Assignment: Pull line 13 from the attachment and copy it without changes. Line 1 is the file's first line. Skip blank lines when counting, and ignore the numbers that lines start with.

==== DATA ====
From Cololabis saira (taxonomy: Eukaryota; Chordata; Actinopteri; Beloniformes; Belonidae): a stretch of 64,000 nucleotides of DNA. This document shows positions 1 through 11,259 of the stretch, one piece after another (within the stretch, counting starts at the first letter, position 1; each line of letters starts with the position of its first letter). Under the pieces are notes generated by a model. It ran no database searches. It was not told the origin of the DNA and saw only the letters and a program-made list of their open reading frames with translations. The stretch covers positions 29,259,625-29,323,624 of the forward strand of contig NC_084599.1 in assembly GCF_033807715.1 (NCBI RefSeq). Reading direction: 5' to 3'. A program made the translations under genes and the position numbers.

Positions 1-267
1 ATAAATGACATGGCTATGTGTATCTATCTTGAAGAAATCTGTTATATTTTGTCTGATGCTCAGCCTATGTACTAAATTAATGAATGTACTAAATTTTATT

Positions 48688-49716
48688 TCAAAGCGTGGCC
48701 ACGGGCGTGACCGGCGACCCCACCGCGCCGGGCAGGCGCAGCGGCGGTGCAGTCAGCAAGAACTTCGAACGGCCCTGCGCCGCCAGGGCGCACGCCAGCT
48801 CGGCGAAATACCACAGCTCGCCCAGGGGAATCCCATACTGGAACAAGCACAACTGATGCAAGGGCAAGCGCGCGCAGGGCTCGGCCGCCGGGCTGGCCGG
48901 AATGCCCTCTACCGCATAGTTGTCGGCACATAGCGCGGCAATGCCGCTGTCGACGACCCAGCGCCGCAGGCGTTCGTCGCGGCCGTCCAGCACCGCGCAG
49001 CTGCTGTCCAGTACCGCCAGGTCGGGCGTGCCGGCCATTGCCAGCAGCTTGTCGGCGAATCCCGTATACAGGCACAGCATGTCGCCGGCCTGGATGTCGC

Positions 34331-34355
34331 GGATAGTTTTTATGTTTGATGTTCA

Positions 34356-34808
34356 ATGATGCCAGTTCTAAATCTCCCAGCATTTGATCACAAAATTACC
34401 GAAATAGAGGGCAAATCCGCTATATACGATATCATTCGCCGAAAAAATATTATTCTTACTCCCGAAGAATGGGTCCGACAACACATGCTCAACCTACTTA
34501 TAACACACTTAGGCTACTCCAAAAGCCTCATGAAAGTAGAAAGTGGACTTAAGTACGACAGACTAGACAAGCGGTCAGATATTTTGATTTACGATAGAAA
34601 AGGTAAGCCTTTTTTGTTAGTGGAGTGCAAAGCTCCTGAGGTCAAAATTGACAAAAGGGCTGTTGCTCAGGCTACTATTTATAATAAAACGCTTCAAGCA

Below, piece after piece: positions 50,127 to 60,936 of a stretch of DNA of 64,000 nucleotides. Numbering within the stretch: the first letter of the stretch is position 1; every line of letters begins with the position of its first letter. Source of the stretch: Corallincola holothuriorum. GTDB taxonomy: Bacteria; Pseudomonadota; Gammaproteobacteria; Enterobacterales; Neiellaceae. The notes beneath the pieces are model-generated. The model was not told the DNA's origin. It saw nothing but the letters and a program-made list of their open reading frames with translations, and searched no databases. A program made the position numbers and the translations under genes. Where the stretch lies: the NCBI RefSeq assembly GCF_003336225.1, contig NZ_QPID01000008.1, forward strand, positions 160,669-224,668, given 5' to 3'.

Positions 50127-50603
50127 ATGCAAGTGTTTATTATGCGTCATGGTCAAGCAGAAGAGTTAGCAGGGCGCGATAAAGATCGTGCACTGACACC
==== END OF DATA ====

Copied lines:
34356 ATGATGCCAGTTCTAAATCTCCCAGCATTTGATCACAAAATTACC